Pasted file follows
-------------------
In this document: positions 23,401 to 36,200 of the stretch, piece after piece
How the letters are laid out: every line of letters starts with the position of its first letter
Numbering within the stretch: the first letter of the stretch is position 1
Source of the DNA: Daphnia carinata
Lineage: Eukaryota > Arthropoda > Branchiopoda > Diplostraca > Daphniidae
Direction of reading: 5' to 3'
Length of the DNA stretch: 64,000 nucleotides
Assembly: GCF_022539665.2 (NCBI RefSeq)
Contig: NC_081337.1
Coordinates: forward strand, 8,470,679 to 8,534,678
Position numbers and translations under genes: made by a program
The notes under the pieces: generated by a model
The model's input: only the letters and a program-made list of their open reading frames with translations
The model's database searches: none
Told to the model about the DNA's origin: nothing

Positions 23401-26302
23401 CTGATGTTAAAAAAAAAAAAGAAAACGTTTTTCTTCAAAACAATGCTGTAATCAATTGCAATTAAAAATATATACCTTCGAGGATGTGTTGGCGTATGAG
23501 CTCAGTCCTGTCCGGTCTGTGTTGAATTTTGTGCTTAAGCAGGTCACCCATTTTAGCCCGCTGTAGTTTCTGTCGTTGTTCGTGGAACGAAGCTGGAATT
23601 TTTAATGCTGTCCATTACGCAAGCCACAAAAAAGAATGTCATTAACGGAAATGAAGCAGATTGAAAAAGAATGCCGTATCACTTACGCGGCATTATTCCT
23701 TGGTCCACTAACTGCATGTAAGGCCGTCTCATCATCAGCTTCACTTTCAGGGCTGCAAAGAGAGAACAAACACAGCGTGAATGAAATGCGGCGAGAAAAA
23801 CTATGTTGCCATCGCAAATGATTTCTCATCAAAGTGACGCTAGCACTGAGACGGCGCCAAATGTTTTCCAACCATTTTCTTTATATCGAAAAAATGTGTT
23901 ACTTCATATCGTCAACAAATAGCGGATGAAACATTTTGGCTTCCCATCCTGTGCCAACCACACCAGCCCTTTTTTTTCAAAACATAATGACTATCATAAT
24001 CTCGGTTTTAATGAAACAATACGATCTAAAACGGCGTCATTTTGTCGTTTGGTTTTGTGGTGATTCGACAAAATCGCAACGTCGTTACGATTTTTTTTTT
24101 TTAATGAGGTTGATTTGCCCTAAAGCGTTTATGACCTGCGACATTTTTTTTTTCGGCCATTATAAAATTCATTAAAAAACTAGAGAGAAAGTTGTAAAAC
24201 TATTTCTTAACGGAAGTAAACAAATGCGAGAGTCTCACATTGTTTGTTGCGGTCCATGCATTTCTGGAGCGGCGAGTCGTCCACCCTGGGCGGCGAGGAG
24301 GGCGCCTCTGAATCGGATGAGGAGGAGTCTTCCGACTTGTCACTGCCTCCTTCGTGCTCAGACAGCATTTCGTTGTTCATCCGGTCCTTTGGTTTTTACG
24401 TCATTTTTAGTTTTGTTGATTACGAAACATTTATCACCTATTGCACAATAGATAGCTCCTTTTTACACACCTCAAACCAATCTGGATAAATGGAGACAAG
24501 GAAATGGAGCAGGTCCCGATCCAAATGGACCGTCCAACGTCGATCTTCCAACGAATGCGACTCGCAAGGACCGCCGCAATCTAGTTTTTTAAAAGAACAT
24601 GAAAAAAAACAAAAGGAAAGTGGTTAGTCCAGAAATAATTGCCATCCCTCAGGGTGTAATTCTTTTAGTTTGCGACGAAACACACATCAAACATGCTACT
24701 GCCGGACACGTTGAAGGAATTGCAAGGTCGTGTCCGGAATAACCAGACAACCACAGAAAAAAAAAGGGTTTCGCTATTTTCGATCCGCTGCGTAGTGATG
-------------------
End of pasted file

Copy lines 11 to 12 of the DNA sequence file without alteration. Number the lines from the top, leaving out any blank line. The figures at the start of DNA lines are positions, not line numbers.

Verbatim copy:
Position numbers and translations under genes: made by a program
The notes under the pieces: generated by a model